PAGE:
Imagine you don’t even read books, but one day become convinced that you need to write one … to help other people realize that life isn’t all about themselves. That’s what happened to Matt Emerzian after his life reached a low point and he needed to rebound. Recently Fast Company profiled and interviewed him. Here’s a part:

[Read more…]

World Spirituality Retreat – Day 3: Involution & Evolution

by Leyna Roget

Terry Patten is a firecracker of a teacher, and yet every bit of the exuberant knowledge he imparts on us is lined with love. For him, integral living is about formulating a commitment to the social framework of humanity through raw honesty and integrity. Patten leads us in a series of yogic moves to enter into the sacred space of our bodies. Our three body centers (head, heart, center) are the three faces of God through which we can awaken to the ‘I AM-ness’ of the divine and one another. We tap each limb of our body alive and our mind and heart follow.

Patten has such a poignant way of recognizing the mind-body connection as integral to realizing our full life force – individually and collectively. Through ‘involution’ our human, personal experience is accessed and is able to evolve, because really, our ‘involutionary given’ is that we are human AND humanity. With the birth of the cosmos, the big bang (or ‘holy yes’ as Patten puts it, haha) “evolution is a single story line that unites all of human knowledge”. Maybe the big bang knew what it was doing because once we came to be complex forms of life we were able to see the process by which we came to be. So, evolution has become self aware through us, and we are witnesses to our involution of self. Think about the universe having the gift of life, but not realizing it until billions of years later. Now think about your birth and being written a check by the universe, totaling the infinite sum of your worth to the world, and now, to be present means cashing it in yourself for all you have always been worth. OMG.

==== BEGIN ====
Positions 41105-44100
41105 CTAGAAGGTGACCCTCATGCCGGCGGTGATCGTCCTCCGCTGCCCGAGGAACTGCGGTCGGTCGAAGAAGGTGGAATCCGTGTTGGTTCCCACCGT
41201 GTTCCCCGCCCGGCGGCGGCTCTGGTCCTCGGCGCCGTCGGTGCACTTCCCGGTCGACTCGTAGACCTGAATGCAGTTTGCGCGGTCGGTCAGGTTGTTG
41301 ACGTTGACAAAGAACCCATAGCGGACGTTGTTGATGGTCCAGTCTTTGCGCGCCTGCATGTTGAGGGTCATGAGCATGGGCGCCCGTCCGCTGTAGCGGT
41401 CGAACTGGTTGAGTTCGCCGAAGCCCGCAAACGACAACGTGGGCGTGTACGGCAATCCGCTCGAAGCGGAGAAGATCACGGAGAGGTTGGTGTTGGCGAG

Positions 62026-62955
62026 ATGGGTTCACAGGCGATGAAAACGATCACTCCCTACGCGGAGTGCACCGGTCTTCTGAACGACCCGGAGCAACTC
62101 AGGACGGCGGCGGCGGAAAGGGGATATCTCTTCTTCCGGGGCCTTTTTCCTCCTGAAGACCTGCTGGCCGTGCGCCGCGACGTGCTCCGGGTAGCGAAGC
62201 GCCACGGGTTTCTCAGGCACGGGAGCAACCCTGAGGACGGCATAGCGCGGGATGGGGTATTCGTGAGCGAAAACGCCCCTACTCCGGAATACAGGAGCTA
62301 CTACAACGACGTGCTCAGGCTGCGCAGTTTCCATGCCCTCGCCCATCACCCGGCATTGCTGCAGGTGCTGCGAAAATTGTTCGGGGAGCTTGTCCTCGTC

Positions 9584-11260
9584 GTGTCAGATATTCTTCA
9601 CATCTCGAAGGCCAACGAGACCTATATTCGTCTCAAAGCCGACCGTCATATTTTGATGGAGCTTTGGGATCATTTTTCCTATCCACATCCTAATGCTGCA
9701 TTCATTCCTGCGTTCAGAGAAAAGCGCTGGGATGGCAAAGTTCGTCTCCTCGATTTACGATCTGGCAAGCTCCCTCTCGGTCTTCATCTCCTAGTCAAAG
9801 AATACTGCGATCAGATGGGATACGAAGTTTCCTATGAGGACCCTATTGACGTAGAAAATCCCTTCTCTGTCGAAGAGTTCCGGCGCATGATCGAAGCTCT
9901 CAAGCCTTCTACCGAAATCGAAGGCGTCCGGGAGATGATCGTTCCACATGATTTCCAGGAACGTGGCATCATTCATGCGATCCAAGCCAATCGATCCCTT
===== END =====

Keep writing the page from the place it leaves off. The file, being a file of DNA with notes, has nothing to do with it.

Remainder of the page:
It wasn’t enough for Patten to be enthusiastic in his delivery, there was a certain amount of tenacity to his urging us to “make a contribution, be a part of that which is a healthy human adaptive response to this moment…anything less than that is unacceptable and you know it in your heart…you have to find a way to validate your own existence”. Amen. What’s the first step to validating our BEING-ness? “Be willing to feel all of it un-buffered, and be seen in it” – in that gritty, scary, revealing, shameful, beautiful, honest, unique you.

Patten gets to the heart of this breathtaking dialogue by asking, “what does it take for us to be real with one another…to touch and be touched…to be trustworthy?” This leads us into a series of group exercises that entreat us play and share in a space of vulnerability, with interpersonal communication anchored in love. We sit intimately close, in circles of four people. Being utterly present, we take rounds to concisely address a single question or statement: How are I feeling? … What is something that will allows others to know me better? … What I’m ashamed of is … The tension I’m living with is … A commitment I’m willing to make right now is… Wow. What a remarkable exercise in letting down your guard and TRULY getting to know people! We connect through these fears, evolutionary questions, and the desire to take our “involution” seriously.

I’ll forever cherish the challenge to take a chance with presence by “being dangerously real” and “listening with a beginners mind”. We are reminded to author and narrate our divine reality. Patten’s invigorating approach to human / humanity wholeness is energizing. What happens matters, what you do matters, in this moment – own it!